Electric Vehicle trends

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Planetwide sustainability and environmental concerns

A growing number of electric vehicle drivers are demanding easy access to car charging facilities. They are also looking for car parking amenities where they can rest, have fun or go shopping, but just as importantly, they require access to e-car recharging on such sites.

Why is this trend growing today? The simple answer is global warming. The Paris Agreement sets out a global framework designed to avoid dangerous climate change by limiting global warming to below 2°C. It also aims to strengthen countries’ abilities to deal with the impact of climate change and to support them in their efforts. The European Union has been at the forefront of international efforts to fight climate change. It was instrumental in brokering the Paris Agreement and continues to show global leadership.

The European Union as a whole is committed to reducing greenhouse gas emissions by at least 40% by 2030. Transport contributes almost one-quarter (23%) of current global energy-related greenhouse gas (GHG) emissions, and is growing faster than any other energy end-use sector. By the year 2030, GHG emissions from transport are anticipated to rise by nearly 20%, and close to 50% by 2050, unless major action is undertaken.

According to the International Energy Agency, such a transition requires the implementation of global rail transport electrification, which is already underway, as well as at least 20% of all road transport vehicles globally to be electrically driven by the year 2030.

It is no surprise then that many countries and cities have already initiated such green initiatives. Going green has many benefits - companies can boost their image, and moreover, they can benefit from government assistance and attract new customers. On average, analysis shows that green customers have an elevated profile, good salaries, better shopping and cultural behaviors.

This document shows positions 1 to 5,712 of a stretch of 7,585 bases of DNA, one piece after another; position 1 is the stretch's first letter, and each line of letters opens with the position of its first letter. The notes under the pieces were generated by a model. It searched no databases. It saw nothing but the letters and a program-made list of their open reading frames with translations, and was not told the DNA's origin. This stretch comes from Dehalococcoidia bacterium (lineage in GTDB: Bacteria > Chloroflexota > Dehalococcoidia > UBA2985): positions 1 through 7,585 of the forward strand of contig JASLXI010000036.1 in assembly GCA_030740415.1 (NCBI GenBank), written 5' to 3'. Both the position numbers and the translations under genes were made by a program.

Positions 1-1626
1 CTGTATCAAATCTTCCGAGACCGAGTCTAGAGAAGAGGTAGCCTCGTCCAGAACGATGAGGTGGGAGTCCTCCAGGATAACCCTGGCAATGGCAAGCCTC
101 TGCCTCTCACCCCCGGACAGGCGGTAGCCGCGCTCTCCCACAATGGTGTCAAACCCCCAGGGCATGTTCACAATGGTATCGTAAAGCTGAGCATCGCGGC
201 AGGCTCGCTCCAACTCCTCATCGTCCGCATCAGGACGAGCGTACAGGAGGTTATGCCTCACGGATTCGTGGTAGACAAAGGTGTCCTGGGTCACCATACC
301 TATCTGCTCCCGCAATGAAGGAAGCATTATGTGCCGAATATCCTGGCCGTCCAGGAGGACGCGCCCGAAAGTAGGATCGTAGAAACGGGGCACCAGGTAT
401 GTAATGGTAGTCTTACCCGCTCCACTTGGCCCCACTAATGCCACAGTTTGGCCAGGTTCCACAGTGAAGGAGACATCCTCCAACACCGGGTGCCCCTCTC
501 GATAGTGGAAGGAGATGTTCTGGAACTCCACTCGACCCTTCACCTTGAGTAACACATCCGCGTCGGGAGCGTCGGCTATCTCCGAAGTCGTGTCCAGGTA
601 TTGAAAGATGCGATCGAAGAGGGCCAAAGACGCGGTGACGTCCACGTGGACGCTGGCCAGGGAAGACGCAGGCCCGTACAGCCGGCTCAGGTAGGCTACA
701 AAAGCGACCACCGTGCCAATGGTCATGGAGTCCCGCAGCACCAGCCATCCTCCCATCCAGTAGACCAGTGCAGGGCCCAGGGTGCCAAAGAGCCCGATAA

Here we list some of the most important current worldwide initiatives:

  • The EV30@30 campaign sets the objective to reach a 30% sales share for EVs by 2030.
Fig. EV1 – Future global EV stock and sales by scenario, 2018-30 (Source: IEA, Global EV Outlook 2019)
  • C40 CITIES is a network of the world’s megacities that are committed to addressing climate change.
  • EV100 campaign is a global initiative that brings together 68 forward-looking companies committed to accelerating the transition to electric vehicles and making electric transport the ‘new normal’ by 2030.
  • EVAPP - the Electric Vehicle Association of Asia Pacific is an international membership organization that promotes the development and use of electric and hybrid vehicles in the Asia and Pacific region.

City policies are key to reaching the commitment of 40% share of global EV sales from 25 global cities

Source: CAAM, Marklines, BNEF. ICCT. Chart is based on 2019 data, with December estimated for some countries/ cities. 40% figure is based on 2018 estimates
Fig. EV2 – 2019 passenger EV sales: by country/city, excluding U.S. and China

To date, 14 countries comprising approximately 20 cities around the world have proposed the future ban in the sale of passenger vehicles that are powered by fossil fuels such as gasoline, liquefied petroleum gas and diesel. China (the largest automobile market globally), is currently researching a timetable, Japan (number three in the global automobile industry), has comprehensive plans for a "hydrogen economy" by 2040, the UK, South Korea, Taiwan, as well as Denmark, Sweden, Norway, Germany, France, the Netherlands, Spain, Portugal and Costa Rica have similar plans.

Government regulation and incentives in the European Union

In 2014, the Alternative Fuels Infrastructure Directive (AFID) was adopted. At that time, the electric vehicle market in Europe was just starting out, with only a few models available on the market, such as the Renault Zoe, Nissan Leaf, BMW i3 and Tesla Model S. Back then, policymakers trying to determine the future EV market uptake and infrastructure needs had very limited experience.